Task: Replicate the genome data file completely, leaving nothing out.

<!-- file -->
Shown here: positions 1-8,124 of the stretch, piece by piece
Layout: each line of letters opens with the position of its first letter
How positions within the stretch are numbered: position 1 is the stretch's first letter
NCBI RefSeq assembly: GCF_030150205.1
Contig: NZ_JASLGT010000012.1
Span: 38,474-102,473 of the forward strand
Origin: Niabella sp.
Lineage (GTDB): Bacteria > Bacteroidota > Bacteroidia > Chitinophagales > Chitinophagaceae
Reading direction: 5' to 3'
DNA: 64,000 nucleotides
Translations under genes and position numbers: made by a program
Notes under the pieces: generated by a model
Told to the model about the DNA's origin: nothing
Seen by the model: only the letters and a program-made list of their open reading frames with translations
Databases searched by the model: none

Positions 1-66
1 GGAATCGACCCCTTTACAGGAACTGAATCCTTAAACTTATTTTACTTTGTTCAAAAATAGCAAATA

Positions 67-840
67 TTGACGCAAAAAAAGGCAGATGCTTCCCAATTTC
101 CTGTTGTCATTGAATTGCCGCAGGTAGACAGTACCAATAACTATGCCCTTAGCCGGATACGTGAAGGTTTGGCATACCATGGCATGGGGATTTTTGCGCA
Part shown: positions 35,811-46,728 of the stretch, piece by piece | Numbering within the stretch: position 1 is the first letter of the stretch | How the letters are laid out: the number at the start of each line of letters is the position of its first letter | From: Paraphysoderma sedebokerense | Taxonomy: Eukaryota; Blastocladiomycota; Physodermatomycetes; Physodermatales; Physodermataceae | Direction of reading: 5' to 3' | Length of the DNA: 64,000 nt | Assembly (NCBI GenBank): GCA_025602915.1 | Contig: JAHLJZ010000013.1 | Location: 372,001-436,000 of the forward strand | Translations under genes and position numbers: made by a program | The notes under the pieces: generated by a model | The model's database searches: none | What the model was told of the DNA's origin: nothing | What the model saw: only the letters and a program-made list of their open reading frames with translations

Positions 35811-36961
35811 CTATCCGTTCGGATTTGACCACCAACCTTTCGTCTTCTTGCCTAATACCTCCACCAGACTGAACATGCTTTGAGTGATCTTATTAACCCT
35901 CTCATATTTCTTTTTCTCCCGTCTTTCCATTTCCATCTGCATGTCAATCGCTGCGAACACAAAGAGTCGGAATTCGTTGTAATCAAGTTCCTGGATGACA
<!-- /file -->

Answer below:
Shown here: positions 1-8,124 of the stretch, piece by piece
Layout: each line of letters opens with the position of its first letter
How positions within the stretch are numbered: position 1 is the stretch's first letter
NCBI RefSeq assembly: GCF_030150205.1
Contig: NZ_JASLGT010000012.1
Span: 38,474-102,473 of the forward strand
Origin: Niabella sp.
Lineage (GTDB): Bacteria > Bacteroidota > Bacteroidia > Chitinophagales > Chitinophagaceae
Reading direction: 5' to 3'
DNA: 64,000 nucleotides
Translations under genes and position numbers: made by a program
Notes under the pieces: generated by a model
Told to the model about the DNA's origin: nothing
Seen by the model: only the letters and a program-made list of their open reading frames with translations
Databases searched by the model: none

Positions 1-66
1 GGAATCGACCCCTTTACAGGAACTGAATCCTTAAACTTATTTTACTTTGTTCAAAAATAGCAAATA

Positions 67-840
67 TTGACGCAAAAAAAGGCAGATGCTTCCCAATTTC
101 CTGTTGTCATTGAATTGCCGCAGGTAGACAGTACCAATAACTATGCCCTTAGCCGGATACGTGAAGGTTTGGCATACCATGGCATGGGGATTTTTGCGCA
Part shown: positions 35,811-46,728 of the stretch, piece by piece | Numbering within the stretch: position 1 is the first letter of the stretch | How the letters are laid out: the number at the start of each line of letters is the position of its first letter | From: Paraphysoderma sedebokerense | Taxonomy: Eukaryota; Blastocladiomycota; Physodermatomycetes; Physodermatales; Physodermataceae | Direction of reading: 5' to 3' | Length of the DNA: 64,000 nt | Assembly (NCBI GenBank): GCA_025602915.1 | Contig: JAHLJZ010000013.1 | Location: 372,001-436,000 of the forward strand | Translations under genes and position numbers: made by a program | The notes under the pieces: generated by a model | The model's database searches: none | What the model was told of the DNA's origin: nothing | What the model saw: only the letters and a program-made list of their open reading frames with translations

Positions 35811-36961
35811 CTATCCGTTCGGATTTGACCACCAACCTTTCGTCTTCTTGCCTAATACCTCCACCAGACTGAACATGCTTTGAGTGATCTTATTAACCCT
35901 CTCATATTTCTTTTTCTCCCGTCTTTCCATTTCCATCTGCATGTCAATCGCTGCGAACACAAAGAGTCGGAATTCGTTGTAATCAAGTTCCTGGATGACA